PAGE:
Several Texas universities have started to offer online therapy programs through their counseling centers. UT is currently monitoring the programs at these schools before implementing it as a part of the Counseling and Mental Health Center.
Baylor, Texas A&M and the University of North Texas added Therapy Assisted Online, one of several online therapy programs, to their counseling centers. According to Texas A&M’s TAO page, the program includes online modules to teach students about topics such as cognitive distortions, mindfulness and relaxation strategies. After the modules, a 5-10 minute video conference session is set up with a counselor from the university.
UNT is currently training staff members for a tentative launch date in October, according to Tamara Grosz, senior director of Counseling and Testing Services at UNT. She said TAO is geared to students who have mild anxiety or depression, but for those who suffer from severe symptoms, in-person sessions are recommended.
“I love the flexibility of it,” Grosz said. “It can be for students strictly seen online but it can also be for students that I’m seeing in my regular one-on-one sessions when I want to reinforce skills or teach them a new skill or track an outcome in-between the sessions. Instead of assigning a workbook, I can assign a TAO assignment.”
In-person sessions are typically 45 minutes, according to Grosz. In-person evaluations will be used to determine which type of therapy is right for the students.
Grosz said TAO impressed her with the research in their presentations and workshops. The research-based improvements TAO continues to make for their program were also a factor for her when choosing
between different online therapy programs.
According to Marla Craig, associate director for Clinical Services, UT is currently looking into different online therapy programs including TAO and SilverCloud. She said it’s important to look at the effectiveness of the program at other colleges who have implemented it. According to Craig, effectiveness would be evaluated based on student feedback.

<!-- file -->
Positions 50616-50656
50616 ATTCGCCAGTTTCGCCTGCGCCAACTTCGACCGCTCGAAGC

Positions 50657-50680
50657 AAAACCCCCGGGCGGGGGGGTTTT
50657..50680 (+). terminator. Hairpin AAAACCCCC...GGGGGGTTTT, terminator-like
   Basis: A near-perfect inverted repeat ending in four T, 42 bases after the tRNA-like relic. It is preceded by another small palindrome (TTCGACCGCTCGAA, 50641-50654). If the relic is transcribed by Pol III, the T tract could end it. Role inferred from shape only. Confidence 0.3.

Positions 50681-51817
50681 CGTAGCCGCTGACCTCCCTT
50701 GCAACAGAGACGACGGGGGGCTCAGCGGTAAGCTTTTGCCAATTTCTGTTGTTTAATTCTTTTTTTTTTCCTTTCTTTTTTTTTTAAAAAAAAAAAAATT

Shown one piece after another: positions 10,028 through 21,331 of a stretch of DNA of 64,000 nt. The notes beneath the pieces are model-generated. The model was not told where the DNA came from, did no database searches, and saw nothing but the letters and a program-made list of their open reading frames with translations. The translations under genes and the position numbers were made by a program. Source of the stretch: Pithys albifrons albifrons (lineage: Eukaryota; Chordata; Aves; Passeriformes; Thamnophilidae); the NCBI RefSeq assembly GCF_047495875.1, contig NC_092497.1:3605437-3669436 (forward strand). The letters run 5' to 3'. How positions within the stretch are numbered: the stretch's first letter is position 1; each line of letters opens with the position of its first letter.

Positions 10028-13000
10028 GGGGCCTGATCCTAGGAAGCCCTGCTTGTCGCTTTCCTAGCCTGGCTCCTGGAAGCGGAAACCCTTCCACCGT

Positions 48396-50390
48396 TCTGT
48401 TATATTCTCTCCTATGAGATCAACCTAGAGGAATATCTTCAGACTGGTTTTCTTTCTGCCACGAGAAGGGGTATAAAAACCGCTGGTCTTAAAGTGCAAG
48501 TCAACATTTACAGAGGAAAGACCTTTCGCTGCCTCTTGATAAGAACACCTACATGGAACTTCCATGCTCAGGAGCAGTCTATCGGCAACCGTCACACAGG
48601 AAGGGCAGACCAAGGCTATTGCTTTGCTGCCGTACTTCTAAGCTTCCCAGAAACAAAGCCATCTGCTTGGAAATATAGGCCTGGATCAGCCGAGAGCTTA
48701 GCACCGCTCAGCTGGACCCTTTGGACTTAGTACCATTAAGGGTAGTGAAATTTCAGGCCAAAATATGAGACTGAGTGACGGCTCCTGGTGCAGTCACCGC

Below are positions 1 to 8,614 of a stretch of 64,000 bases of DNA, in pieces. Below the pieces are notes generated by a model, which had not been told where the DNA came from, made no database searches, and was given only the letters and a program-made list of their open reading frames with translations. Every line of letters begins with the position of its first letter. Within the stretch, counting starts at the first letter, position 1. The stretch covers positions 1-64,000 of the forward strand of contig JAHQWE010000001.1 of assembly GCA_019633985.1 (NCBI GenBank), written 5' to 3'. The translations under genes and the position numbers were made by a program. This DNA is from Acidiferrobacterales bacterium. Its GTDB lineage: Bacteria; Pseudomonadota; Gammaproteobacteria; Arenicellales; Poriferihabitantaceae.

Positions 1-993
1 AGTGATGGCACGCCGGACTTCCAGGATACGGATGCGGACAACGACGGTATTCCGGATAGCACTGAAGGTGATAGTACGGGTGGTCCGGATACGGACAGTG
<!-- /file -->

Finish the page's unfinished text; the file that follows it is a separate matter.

“We’re looking at two options, but if I learn about more I’m going to look at those too,” Craig said. “I want to see how effective it’s been. I don’t want to implement a program just to implement a program, I want to make sure our students are really benefiting from it.”
Darrel Spinks, executive director of the Texas State Examiners of Psychologists, oversees individual psychology practices in Texas. The agency does not have jurisdiction over university counseling centers, but Spinks said he has some concerns with the program.
“We’d want to make sure the patient [is] informed [of] the limitations of the system,” Spinks said. “Confidentiality would be a big thing. You’d want to make sure it’s compliant [with state law].”
Student Government is currently promoting mental health awareness at UT-Austin through the addition of a second Mind Body Lab. According to Binna Kim, vice president of SG, making mental health resources more accessible to students is important.
“Our administration is very focused on mental health and have done a lot of work to make mental health services more accessible to all students,” Kim said in an email. “Although I have yet to have a part in discussions around online therapy programs, the idea seems to align with exactly what our other efforts have been pushing for — making mental health resources as accessible as possible to all students.”